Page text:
Thursday, January 15, 2015

Celtic Corner - January 2015


Some more stories about the Irish Immigrants

          Legend has it that auto baron Henry Ford had a unique way of firing people. An employee would leave on a Friday and return on Monday to find his office cleaned out and a notice that he was no longer employed by the company.

          Three things are known for certain about Henry Ford: He revolutionized the automobile worldwide; he brought into being something called the production line, which revolutionized industry; and he changed the way America lived. Before Ford, there was the horse and buggy. After Ford, there was the motorcar.

          Members of the Ford family started to come from County Cork to Dearborn, Michigan in 1832. William, Henry’s father and a host of uncles and aunts arrived in the area in the 1840’s, driven from Ireland by the potato famine.

          Michigan was a good place to emigrate to. At the time, anyone could buy an acre of land for the munificent sum of ten shillings, about $1.20 in American money. The immigrants bought every square inch of soil they could afford and then set about farming it. At harvest time, the produce was sold in Detroit, which was not so far away that it couldn’t be reached by horse drawn carts.

Henry, born two years before the Civil War ended, worked on his family’s land. But when he was sixteen, he took a part time job at a machine shop, where he could exercise his interest in inventing and how mechanical things work.

          He then went to work for the Detroit Edison Company and by the time he was thirty had worked his way up to being chief and was responsible for that city’s electricity.

          The job allowed him a lot of free time. While he had to be on call twenty four hours a day, circumstances rarely required his presence. He was able to bury himself in his shop where in 1893 he constructed a gasoline engine that was an improvement over those that then existed. Three years later he invented an ungainly, spidery looking thing with four wheels that was part bicycle, part car. He called it the “quadricycle” or “horseless carriage”.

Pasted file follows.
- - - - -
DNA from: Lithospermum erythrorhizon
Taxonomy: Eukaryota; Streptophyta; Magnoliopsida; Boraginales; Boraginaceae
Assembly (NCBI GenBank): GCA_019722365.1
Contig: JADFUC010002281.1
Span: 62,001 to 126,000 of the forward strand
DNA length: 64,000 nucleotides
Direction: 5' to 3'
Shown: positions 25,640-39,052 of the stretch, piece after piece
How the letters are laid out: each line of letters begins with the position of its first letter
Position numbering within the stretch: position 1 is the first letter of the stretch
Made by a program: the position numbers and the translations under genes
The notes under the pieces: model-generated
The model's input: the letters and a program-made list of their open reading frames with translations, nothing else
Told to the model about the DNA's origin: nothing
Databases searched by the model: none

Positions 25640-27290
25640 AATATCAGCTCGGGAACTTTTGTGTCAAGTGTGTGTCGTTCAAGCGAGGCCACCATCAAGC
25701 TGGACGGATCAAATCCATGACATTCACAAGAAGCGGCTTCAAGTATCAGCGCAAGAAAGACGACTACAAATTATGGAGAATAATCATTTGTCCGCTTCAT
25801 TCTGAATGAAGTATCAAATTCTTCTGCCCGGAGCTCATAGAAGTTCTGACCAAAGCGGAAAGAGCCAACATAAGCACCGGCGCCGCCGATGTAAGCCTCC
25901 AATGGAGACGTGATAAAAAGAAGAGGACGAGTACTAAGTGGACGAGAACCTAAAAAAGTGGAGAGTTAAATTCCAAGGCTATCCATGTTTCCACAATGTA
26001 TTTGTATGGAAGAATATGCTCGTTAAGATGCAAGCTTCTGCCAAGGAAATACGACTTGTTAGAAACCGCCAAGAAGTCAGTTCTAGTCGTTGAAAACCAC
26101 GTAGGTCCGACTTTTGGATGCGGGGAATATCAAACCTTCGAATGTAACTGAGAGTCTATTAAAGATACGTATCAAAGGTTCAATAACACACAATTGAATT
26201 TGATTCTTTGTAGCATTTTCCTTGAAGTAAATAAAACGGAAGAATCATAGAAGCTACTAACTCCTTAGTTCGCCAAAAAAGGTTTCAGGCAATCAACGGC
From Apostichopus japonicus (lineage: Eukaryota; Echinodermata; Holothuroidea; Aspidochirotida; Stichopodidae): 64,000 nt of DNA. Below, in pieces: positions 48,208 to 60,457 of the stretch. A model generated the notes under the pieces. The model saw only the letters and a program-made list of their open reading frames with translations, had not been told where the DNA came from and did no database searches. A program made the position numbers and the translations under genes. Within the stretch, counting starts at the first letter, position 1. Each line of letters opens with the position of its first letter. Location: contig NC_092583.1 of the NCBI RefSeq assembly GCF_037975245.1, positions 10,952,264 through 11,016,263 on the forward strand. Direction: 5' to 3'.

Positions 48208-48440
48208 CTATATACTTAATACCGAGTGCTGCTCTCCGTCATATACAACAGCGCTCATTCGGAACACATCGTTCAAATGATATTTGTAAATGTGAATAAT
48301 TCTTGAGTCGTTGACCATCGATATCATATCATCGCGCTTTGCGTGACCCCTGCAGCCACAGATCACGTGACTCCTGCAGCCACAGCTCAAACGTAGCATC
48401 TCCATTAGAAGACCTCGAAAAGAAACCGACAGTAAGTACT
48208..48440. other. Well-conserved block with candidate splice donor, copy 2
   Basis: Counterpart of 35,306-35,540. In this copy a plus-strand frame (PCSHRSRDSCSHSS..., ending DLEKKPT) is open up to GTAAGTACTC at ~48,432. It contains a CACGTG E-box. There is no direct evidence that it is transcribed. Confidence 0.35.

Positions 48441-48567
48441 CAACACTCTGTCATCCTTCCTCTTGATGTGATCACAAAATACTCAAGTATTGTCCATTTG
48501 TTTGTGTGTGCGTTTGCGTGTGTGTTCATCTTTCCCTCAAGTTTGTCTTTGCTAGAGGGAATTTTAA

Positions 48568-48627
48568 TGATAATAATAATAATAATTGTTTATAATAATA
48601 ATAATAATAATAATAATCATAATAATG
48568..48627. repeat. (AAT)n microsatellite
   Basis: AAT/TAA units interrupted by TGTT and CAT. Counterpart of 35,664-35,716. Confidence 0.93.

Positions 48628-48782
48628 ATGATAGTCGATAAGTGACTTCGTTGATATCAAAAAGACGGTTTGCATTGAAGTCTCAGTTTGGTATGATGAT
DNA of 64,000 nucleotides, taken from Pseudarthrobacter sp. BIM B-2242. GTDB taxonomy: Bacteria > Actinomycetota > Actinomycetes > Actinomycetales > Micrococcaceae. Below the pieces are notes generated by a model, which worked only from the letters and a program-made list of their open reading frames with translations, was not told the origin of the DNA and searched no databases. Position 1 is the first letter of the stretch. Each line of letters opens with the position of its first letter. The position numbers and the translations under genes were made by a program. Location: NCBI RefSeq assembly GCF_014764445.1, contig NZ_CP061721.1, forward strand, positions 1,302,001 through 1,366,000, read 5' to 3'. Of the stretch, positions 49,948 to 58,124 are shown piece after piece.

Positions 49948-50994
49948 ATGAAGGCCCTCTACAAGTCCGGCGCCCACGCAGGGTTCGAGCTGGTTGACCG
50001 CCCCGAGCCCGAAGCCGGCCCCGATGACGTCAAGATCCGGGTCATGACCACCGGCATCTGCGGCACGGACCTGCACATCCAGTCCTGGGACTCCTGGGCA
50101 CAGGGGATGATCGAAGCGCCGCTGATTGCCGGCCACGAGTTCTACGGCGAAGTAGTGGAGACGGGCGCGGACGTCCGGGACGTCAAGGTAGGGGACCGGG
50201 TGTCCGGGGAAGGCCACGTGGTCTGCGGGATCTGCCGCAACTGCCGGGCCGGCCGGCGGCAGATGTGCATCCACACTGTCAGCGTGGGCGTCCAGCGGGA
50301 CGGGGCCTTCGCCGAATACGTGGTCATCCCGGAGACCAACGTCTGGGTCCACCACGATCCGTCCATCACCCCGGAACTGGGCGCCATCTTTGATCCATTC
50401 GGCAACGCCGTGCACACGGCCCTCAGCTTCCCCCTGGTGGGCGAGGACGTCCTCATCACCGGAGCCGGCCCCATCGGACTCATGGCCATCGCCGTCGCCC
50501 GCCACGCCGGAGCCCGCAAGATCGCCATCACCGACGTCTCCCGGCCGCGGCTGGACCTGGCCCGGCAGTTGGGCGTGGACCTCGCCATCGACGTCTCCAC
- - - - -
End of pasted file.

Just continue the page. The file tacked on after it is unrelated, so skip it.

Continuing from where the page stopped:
Over the next few years, he improved the horseless carriage and in 1903 he felt he had developed a marketable car. With just $28,000 Ford incorporated the Henry Ford Company.

          His company was a success (he publicized it by racing his cars; he himself drove a “999” to a world record, covering a mile in 39.4 seconds) and was almost immediately pounced on by the Licensed Auto Manufacturers, who said he couldn’t use the gasoline engine, which they claimed had been patented in 1895. Ford disagreed, saying his engine was different from the original. They went to court and in 1909 Ford lost. But in 1911 he won an appeal.

          In 1908 Ford told the world that he would build a car for the masses and he did. The Model T sold more than fifteen million vehicles and Ford captured half the world market.

          At the core of his success was not just the car, which was well made, but the value consumers’ received for their money. In 1908 the Model T cost $950, but because of Ford’s innovations on the production line and because of his willingness to pay his workers double what other auto manufacturers did and thus encourage them to greater productivity, in 1927 he was able to produce a Model T that sold for less than $300.